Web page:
The production of judicial truth was thus a joust, but who was this a joust between? The right to punish formed part of the absolute right of the sovereign, the law represented the will of the sovereign, and thus any transgression of the law was an attack on the person of the sovereign.
“You rascal, bastard. Go to the principal’s office. You think you can do whatever you please in this school? I will show who is boss, etc etc.”
The public spectacle of the scaffold served the function of representing the awesome and absolute power of the sovereign arrayed against the diminished, broken, tortured body of the transgressor. The transgression of law is a challenge to the awesome power of the king and sovereignty can be reconstituted only through a radical multiplication, an enormous asymmetry between transgression and punishment. And so in absolute law there is absolute punishment. So blows for talking, slaps for wrong answers, death for not knowing the English alphabet.
In ‘The Penal Colony’, Kafka’s short story in which a machine slowly carves the law onto the body of the accused, all spacing between accusation, transgression and punishment collapses and the gap between Law as universal prohibition and particular transgression is closed in an ultimate symmetry – the ‘punishment’ for all transgression is death, and there is no procedure. Within Kafka’s logic there is no need for the prisoner to know the particularities of his transgression, or even, that a transgression has occurred. The radical particularity of a body in pain which is outside all symbolization (who can describe what it is to be hit for nothing), signifies the radical universality of Law —where no distinction exists between accusation and guilt, particular transgression and universal prohibition. For millions of children in India school is Kafka’s nightmarish penal colony come to life – every day, day after day. Going to school in India is an exercise in abjectness – of being subject to absolute, totalitarian, untrammeled power, where the teacher enjoys complete unquestioned authority over you.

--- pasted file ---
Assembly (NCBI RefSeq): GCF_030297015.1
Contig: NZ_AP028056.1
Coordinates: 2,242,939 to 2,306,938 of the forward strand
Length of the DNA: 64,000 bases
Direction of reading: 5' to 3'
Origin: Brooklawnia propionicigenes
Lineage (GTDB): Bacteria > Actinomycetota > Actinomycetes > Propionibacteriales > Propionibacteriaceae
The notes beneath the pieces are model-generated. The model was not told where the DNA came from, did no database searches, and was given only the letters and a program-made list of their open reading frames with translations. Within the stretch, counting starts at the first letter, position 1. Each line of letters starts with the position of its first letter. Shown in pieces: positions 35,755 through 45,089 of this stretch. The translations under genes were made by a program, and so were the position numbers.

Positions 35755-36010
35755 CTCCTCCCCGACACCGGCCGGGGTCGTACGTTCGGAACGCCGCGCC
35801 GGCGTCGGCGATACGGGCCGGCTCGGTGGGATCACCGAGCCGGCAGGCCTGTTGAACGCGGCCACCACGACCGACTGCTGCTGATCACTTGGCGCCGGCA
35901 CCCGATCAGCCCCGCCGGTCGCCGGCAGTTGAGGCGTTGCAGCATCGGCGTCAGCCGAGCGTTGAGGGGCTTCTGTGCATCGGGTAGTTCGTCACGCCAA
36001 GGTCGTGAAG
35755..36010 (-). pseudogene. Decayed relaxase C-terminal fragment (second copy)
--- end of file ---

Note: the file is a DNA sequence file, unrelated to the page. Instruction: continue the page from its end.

There has recently been much introspection in the public domain and media about the insane pressures of the board exams that claim the lives of thousands of children every year. Everyone from Amir Khan to Kapil Sibal have contributed their two bits on the travails of the educational system. And in response the 10th class board exam has been scrapped, help lines have been set up, schools and parents are encouraged to seek the services of counsellors etc. So suicide is a psychological problem to be dealt with by teams of doctors and counselors. Much of this is, not surprisingly, a conversation restricted to elite schools, to the complete elision of any recognition of class and social hierarchy which Sunalini has written about on Kafila before. But nonetheless, a conversation about the terrors of the education system has begun. But what of the routinized violence that millions of children are subjected to everyday?